Finance

WHAT’S NEXT? PAYMENT TRENDS IN 2021

Philip McHugh, CEO at Paysafe

 

Undoubtedly COVID-19 is going to continue having an impact on us all at least for the next few months and maybe all of this year, but there are still reasons to be optimistic. The industry continues to evolve quickly, and that in mind, here’s five of our predictions to watch out for in payments in 2021:

 

1. New consumers to online change the digital payments landscape

As more consumers headed online during the first wave of COVID-19, businesses noticed that their customers were also paying differently. Three quarters (76%) of the businesses we recently asked for our Lost in Transaction research report series said that consumers were using different payment methods during the pandemic, with the increased use of digital wallets being the most common. Having more customers that were new to eCommerce, and customers now shopping regularly with businesses that they were not comfortable sharing their financial details with, were key reasons for this.

Consumers confirmed this was true. When we asked in April, 18% of consumers told us they shopped online for the first time during the pandemic. With 38% of consumers telling us they are planning to shop online more even when COVID-19 is no longer a factor in their lives, we should see this shift to alternative payments continue.

 

2. SCA will drive mass adoption of biometric authentication 

Perhaps the first factor to shake up the payments industry in 2021 is going to have the greatest impact of any trend we will see in the coming year. That is because, after a series of extensions, the deadline for PSD2 Strong Customer Authentication is fast approaching. From December 31 2020 any transaction that isn’t verified by multi-factor authentication will be automatically declined.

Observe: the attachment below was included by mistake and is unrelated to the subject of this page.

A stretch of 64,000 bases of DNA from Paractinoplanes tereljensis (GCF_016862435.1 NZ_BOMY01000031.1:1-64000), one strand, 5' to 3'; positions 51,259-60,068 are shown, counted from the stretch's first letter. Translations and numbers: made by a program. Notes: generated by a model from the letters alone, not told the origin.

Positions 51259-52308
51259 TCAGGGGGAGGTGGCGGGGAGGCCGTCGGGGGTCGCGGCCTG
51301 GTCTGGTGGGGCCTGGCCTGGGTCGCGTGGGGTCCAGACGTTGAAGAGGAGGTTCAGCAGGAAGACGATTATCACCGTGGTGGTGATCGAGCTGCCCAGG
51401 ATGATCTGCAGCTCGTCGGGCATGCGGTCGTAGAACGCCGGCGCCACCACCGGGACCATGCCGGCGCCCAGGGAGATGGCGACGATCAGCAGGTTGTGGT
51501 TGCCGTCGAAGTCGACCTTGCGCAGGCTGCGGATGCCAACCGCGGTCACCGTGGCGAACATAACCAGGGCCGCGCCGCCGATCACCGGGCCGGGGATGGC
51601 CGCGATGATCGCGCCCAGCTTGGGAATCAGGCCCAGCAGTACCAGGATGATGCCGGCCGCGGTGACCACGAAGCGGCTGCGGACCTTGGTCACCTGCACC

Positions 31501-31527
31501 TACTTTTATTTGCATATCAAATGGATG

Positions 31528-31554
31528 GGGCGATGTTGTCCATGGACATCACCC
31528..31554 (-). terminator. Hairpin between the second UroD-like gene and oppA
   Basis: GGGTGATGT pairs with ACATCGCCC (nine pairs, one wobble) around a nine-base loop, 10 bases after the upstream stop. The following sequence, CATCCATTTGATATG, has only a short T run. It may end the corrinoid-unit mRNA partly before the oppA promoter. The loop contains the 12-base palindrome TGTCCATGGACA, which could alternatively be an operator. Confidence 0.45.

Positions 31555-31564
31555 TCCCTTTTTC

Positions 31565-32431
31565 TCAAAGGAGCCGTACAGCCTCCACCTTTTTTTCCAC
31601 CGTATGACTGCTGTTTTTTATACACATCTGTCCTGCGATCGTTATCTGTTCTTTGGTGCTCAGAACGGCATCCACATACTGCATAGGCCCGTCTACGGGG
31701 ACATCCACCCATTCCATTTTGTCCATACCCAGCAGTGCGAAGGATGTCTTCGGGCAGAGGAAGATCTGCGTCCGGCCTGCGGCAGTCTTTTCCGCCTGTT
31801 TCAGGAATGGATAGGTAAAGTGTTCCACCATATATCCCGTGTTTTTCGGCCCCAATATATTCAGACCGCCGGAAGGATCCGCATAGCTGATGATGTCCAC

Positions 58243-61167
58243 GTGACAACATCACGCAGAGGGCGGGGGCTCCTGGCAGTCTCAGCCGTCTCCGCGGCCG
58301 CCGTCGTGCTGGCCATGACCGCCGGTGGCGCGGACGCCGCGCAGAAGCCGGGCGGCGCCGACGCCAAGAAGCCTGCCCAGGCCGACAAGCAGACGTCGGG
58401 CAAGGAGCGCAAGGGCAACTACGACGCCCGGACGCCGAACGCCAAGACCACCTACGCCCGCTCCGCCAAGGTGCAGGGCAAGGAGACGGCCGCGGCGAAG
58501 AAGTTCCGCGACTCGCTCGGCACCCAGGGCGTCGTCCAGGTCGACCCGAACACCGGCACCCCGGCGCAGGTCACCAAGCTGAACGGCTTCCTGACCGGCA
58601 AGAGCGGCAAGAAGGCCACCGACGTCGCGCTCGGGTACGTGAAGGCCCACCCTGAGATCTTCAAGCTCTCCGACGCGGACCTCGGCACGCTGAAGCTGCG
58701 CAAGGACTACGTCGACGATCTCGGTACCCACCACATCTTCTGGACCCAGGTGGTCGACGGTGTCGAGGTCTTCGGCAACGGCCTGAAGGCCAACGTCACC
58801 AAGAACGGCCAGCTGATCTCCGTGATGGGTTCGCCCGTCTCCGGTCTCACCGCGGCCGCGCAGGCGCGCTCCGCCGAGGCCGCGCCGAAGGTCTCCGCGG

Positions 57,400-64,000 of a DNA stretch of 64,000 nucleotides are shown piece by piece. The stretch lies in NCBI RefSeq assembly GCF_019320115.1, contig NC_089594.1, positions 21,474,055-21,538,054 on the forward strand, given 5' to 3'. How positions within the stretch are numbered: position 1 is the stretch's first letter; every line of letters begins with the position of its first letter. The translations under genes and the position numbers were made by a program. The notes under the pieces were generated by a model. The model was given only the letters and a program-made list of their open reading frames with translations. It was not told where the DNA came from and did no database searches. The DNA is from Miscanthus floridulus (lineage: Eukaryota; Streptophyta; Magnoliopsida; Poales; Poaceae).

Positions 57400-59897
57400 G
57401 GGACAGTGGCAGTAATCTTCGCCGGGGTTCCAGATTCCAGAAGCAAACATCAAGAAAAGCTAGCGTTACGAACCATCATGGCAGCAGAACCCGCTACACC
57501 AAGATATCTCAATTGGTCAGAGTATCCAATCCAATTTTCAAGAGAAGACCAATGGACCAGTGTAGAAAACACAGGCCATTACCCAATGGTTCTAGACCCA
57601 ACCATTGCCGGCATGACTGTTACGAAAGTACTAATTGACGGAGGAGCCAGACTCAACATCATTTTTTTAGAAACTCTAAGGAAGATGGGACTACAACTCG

One of the inevitable consequences of this is going to be a huge increase in the use of biometrics to verify payments. With the growth of mCommerce that we have seen before and during COVID-19, it seems very likely this will accelerate beyond predictions made at the initial SCA deadline in 2019. Juniper Research has already predicted that biometrics will be used for more than 18 billion transactions in 2021, with a value exceeding $210 billion in 2021.

 

3. A renewed focus on 5G

The importance of 5G and the growth of the IOT was another prediction we made for 2020. But while the impact of the pandemic has been to accelerate many of the trends we expected to see, perhaps one area where the pandemic has actually slowed adoption is the growth of 5G. With consumers spending so much time at home, appetite for personal 5G-enabled devices has been limited.

But at the same time, the need for the in-store shopping experience to be as frictionless as possible is now more important than ever. Almost half (46%) of businesses told us that they had lost sales in 2020 because their checkout times were too slow. So the use of 5G technology to overhaul the checkout will be back at the top of retailers’ agendas.